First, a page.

m d mill,
    You wrote: “I never said ban it or forbid it except for children…do you think a child should be allowed on this specific proposed flight?

    Not in so few words, but you did make the implication by saying that it “would be the height of LUNACY.” We tend not to allow lunatics to do things that might harm themselves, and you said that this is an example of lunacy.

    It seems most of my points were missed, misread, or ignored. It is not up to us to decide who should be allowed on any flight, specific, proposed, or flown. That is what liberty is all about. That you disagree with liberty is your problem, not mine.

    You wrote: “I specifically wrote:”I am not against humans going into space, or the moon, and taking the necessary risks, for a purpose.”…was this not clear?

    It was clear, and it is why most of my comment regarded purposeless risks taken in the past. I pointed to risks taken for mere money, mere adventure, or mere record setting. These purposes have even less purpose than the verification of technology that will be used in near-future space exploration. This proposed mission is much more like Scaled Composites’ X-prize entry, in that the purpose was to encourage sub-orbital space tourism — which it did, considering that at least three companies have since developed hardware for the purpose of making money in this new industry. Two of those companies are actively working on hardware for orbital launches.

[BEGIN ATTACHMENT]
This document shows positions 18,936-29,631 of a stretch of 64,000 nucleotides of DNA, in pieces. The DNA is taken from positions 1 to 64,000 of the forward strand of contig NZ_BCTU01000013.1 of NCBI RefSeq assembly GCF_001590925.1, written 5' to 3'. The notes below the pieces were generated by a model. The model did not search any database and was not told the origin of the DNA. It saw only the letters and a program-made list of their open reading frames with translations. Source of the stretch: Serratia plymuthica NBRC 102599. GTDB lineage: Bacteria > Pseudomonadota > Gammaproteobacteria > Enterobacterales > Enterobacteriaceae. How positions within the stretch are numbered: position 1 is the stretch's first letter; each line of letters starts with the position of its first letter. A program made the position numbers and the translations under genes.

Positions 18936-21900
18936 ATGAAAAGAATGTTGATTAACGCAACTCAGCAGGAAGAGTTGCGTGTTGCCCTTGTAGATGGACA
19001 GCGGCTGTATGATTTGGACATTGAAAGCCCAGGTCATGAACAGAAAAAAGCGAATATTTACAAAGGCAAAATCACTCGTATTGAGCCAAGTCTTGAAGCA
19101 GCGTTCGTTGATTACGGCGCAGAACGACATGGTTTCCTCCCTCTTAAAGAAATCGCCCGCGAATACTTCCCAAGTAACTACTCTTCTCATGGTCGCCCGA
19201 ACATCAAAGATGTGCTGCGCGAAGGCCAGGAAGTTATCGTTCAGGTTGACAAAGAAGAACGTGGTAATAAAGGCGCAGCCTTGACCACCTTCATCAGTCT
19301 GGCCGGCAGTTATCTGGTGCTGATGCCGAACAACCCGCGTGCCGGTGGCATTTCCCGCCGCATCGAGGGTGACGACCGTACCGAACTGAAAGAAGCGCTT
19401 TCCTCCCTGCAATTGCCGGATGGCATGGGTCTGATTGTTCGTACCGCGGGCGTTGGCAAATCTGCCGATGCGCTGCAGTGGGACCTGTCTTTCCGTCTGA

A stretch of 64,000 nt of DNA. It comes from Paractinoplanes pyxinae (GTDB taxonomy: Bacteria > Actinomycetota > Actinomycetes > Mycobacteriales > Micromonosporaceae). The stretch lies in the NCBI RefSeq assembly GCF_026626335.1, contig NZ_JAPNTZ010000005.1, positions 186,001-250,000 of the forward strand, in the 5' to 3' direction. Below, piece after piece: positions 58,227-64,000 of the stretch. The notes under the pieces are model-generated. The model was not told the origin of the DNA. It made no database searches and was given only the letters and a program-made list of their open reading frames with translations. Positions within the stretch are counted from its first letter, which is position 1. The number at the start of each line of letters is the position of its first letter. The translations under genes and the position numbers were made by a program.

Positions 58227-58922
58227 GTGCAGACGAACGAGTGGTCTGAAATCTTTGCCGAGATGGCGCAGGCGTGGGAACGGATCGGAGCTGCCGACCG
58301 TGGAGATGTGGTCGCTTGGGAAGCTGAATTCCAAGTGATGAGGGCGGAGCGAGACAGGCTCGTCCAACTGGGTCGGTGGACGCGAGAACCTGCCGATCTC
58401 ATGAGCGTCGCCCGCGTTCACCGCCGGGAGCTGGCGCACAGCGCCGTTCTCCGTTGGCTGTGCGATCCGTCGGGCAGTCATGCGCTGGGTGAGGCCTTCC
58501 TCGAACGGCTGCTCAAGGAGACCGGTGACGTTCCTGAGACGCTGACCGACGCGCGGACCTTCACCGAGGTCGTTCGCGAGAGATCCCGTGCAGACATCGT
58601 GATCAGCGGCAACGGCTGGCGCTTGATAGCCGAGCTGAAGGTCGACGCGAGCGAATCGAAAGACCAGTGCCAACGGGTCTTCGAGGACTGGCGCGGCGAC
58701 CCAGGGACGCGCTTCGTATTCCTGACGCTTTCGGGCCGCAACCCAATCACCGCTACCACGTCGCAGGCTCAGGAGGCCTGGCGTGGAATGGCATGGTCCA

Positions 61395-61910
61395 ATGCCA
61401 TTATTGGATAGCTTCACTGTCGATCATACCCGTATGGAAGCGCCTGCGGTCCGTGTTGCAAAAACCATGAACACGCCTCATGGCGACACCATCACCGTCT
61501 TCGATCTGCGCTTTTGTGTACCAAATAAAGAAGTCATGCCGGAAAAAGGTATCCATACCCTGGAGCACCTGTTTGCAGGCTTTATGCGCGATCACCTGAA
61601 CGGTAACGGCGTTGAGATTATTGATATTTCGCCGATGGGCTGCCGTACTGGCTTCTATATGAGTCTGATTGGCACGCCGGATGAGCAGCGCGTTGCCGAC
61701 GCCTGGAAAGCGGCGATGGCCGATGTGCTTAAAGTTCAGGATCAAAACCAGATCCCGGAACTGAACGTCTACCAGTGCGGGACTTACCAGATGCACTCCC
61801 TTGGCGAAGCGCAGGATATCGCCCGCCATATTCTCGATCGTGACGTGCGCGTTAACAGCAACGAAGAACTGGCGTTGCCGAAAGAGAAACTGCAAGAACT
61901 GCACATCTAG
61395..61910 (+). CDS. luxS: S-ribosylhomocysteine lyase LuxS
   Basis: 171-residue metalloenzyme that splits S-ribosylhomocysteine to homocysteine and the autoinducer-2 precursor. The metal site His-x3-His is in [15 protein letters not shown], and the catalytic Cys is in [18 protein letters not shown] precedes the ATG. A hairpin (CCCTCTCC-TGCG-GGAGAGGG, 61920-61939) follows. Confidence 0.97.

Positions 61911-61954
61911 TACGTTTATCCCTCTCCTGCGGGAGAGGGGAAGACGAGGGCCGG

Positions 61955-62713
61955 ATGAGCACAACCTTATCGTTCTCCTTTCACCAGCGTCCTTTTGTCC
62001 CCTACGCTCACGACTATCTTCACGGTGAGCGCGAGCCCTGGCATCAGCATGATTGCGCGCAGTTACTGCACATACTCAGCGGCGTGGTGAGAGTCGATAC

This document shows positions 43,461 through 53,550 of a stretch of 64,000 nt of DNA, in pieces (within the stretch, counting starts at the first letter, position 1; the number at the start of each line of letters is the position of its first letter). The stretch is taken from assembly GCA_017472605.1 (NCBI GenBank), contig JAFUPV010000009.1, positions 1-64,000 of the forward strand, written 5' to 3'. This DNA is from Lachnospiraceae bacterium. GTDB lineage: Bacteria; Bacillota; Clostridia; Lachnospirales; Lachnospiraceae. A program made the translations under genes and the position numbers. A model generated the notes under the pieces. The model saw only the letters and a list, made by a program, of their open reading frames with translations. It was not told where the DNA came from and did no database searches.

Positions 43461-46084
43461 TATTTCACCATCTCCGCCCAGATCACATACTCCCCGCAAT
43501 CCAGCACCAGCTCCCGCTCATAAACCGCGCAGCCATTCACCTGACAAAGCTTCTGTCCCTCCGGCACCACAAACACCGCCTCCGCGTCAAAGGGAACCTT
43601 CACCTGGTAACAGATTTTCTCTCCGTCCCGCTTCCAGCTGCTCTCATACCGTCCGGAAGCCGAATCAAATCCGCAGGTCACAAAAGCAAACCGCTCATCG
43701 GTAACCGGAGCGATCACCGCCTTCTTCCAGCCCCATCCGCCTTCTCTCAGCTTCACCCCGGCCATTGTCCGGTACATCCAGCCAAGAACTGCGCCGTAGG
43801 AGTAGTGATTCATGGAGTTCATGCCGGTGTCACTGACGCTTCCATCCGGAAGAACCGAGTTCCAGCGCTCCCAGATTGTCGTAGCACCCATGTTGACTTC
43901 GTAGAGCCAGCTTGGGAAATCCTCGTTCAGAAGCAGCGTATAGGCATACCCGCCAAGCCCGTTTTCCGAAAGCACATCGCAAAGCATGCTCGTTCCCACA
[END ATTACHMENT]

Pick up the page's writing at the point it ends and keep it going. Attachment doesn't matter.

Apparently, you are against people flying balloons around the world for adventure, flying rickety airplanes around the world on one tank of fuel for record setting, or a woman flying around the world just because she can. Are you also against flying private aircraft for recreation, or Sunday drives because an accident may kill the kids on board?

    I also tried (and failed?) to suggest that these two would not be doing a pointless adventure, but helping prove advancements in modern equipment — a form of space exploration.

    You wrote: “Do you really think Tom Hanks thinks there is any reasonable chance he will be killed on such an early “tourist” flight?

    As you noted, Branson has demonstrated just how risky the space tourism business model is. Tom Hanks, being interested in space, has definitely heard of that disaster, but he should be at liberty to choose to take that chance, as should any other Virgin Galactic, Blue Origin, or even future XCOR passenger.